The £9,000 computer converts the young woman’s eye movements into speech (Picture: Dave Evitts / SWNS)
Judith Worrall with her daughter Pauline from Kidderminster, Worcestershire. A mother unable to communicate with her severely disabled daughter for 32 years has heard her say "I love you" for the first time thanks to pioneering technology. See SWNS story SWMDvoice. Judith Worrall said daughter Pauline lost her speech aged two following a "devastating diagnosis" of Rett syndrome, a rare neurological disorder. Mrs Worrall said the 36-year-old has been increasingly able to communicate through eye-tracking technology. She can now understand her daughter's needs and even share jokes, she added. Mrs Worrall, of Kidderminster, Worcestershire, said her daughter began "regressing" as a toddler because of the disorder which can cause profound physical and communication difficulties.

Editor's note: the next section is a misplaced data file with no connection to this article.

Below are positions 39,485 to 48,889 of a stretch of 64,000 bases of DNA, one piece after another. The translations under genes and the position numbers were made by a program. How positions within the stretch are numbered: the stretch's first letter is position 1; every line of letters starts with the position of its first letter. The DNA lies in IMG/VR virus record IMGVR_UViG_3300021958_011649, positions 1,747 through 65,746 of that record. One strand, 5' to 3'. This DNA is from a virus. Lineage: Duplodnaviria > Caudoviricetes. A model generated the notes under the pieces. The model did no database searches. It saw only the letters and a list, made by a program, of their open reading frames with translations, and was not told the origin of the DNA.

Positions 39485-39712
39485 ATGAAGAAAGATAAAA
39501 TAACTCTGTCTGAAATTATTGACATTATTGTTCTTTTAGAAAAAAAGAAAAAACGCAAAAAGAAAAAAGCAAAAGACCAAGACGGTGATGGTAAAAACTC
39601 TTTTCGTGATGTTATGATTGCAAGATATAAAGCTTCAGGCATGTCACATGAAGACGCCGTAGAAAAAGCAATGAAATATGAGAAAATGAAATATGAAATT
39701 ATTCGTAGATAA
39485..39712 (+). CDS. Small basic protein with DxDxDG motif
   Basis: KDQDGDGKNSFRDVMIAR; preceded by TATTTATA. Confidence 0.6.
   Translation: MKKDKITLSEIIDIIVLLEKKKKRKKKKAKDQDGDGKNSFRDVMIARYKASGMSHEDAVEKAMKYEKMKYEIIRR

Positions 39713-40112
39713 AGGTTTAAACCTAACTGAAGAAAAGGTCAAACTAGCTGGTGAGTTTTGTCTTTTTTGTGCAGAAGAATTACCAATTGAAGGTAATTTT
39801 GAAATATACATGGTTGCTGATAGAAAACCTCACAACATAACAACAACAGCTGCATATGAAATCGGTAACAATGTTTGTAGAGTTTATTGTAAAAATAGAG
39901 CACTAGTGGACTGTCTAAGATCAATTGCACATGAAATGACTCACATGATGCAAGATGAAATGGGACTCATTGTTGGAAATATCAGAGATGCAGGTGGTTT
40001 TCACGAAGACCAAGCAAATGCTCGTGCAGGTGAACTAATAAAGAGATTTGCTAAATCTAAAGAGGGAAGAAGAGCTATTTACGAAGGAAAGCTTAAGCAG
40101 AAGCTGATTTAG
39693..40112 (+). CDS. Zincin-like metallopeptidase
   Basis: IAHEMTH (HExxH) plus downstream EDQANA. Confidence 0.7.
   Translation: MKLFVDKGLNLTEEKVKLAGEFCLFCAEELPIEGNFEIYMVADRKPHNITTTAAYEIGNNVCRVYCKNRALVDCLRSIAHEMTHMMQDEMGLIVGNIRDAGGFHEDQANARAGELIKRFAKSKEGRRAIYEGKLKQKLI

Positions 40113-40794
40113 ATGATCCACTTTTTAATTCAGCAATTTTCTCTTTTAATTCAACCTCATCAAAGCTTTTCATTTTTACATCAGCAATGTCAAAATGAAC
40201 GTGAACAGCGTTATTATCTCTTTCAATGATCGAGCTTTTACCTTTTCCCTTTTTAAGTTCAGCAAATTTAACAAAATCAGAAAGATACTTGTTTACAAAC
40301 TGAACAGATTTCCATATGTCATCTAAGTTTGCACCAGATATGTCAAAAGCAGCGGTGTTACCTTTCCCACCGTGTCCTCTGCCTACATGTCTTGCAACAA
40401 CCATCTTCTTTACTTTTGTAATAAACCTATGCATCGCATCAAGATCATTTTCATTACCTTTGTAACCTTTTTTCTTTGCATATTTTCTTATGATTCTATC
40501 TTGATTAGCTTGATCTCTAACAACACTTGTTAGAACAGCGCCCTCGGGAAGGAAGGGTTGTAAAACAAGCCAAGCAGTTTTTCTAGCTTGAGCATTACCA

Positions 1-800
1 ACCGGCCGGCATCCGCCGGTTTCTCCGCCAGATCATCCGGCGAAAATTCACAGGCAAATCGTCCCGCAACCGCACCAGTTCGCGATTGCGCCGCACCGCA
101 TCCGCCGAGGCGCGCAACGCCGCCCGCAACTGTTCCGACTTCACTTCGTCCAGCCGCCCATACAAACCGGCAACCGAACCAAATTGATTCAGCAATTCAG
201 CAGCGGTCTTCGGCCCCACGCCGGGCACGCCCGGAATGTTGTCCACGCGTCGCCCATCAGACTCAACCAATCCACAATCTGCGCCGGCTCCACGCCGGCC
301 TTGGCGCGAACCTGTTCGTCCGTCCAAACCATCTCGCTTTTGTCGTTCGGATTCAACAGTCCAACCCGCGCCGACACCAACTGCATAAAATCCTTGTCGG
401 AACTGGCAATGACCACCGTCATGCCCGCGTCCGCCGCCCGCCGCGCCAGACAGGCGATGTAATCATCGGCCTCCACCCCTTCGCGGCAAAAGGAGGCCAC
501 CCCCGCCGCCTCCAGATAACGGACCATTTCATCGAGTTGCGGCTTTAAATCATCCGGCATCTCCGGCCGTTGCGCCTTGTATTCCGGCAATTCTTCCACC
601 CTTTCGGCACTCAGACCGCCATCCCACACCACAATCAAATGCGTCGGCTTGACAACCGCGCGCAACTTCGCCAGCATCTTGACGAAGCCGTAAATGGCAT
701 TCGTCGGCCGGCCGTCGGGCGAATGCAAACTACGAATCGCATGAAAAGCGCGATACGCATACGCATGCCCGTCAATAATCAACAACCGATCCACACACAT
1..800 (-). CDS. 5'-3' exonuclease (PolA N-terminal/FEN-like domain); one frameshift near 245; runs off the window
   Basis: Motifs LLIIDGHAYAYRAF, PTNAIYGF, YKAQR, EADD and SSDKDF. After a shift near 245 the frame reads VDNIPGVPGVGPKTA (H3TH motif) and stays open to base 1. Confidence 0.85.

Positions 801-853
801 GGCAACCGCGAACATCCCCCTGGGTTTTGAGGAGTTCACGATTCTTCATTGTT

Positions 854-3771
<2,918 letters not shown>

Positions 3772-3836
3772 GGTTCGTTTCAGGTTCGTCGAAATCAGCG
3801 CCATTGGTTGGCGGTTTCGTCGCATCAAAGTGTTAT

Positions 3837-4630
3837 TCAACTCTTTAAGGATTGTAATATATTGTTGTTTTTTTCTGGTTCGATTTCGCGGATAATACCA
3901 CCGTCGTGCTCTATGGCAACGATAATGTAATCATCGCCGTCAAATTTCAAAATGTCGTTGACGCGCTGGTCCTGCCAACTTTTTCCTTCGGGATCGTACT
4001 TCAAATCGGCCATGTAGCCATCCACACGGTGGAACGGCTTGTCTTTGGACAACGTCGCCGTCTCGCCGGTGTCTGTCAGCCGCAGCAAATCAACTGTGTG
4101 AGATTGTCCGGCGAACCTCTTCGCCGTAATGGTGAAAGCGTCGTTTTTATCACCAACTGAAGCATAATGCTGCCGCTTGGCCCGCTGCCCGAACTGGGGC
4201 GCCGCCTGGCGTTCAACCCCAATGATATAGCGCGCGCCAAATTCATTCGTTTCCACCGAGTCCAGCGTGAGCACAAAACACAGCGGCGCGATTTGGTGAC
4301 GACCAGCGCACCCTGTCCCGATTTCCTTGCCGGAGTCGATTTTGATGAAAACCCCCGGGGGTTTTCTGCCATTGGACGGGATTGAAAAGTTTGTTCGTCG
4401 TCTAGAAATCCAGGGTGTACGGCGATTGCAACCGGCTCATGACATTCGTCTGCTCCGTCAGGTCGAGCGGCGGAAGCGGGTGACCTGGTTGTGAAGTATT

Infared light is reflected onto her eyes which traces whatever symbol or phrase she looks at on the screen (Picture: Dave Evitts / SWNS)

The mum says her family felt like they were ‘falling downing a cliff that they didn’t know when they would climb back up again’ when Pauline got her ‘devastating’ diagnosis.

However, she believes her daughter, who uses a wheelchair, was always aware of what was going on as she listened and ‘laughed in all the right places’.

Since getting the new computer, Pauline has told her family that having her condition is ‘hard’ and she often gets ‘frightened and frustrated’.

Judith says things like these are sad to hear, but is happy her daughter can now finally tell her.

She said: ‘The best thing about the computer is when she tells us she loves us and when she calls me mum.